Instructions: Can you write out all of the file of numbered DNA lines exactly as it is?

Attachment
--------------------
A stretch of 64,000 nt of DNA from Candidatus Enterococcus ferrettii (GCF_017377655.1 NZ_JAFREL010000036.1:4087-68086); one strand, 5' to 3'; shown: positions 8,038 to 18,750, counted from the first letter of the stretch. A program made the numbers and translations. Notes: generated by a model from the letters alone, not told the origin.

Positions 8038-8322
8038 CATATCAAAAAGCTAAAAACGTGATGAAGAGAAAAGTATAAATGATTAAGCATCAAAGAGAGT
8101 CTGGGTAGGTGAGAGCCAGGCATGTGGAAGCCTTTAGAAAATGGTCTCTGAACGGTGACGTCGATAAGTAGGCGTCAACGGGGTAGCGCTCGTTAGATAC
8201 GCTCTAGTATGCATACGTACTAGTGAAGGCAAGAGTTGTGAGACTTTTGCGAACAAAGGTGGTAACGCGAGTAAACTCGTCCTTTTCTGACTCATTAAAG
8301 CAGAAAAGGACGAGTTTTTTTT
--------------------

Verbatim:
A stretch of 64,000 nt of DNA from Candidatus Enterococcus ferrettii (GCF_017377655.1 NZ_JAFREL010000036.1:4087-68086); one strand, 5' to 3'; shown: positions 8,038 to 18,750, counted from the first letter of the stretch. A program made the numbers and translations. Notes: generated by a model from the letters alone, not told the origin.

Positions 8038-8322
8038 CATATCAAAAAGCTAAAAACGTGATGAAGAGAAAAGTATAAATGATTAAGCATCAAAGAGAGT
8101 CTGGGTAGGTGAGAGCCAGGCATGTGGAAGCCTTTAGAAAATGGTCTCTGAACGGTGACGTCGATAAGTAGGCGTCAACGGGGTAGCGCTCGTTAGATAC
8201 GCTCTAGTATGCATACGTACTAGTGAAGGCAAGAGTTGTGAGACTTTTGCGAACAAAGGTGGTAACGCGAGTAAACTCGTCCTTTTCTGACTCATTAAAG
8301 CAGAAAAGGACGAGTTTTTTTT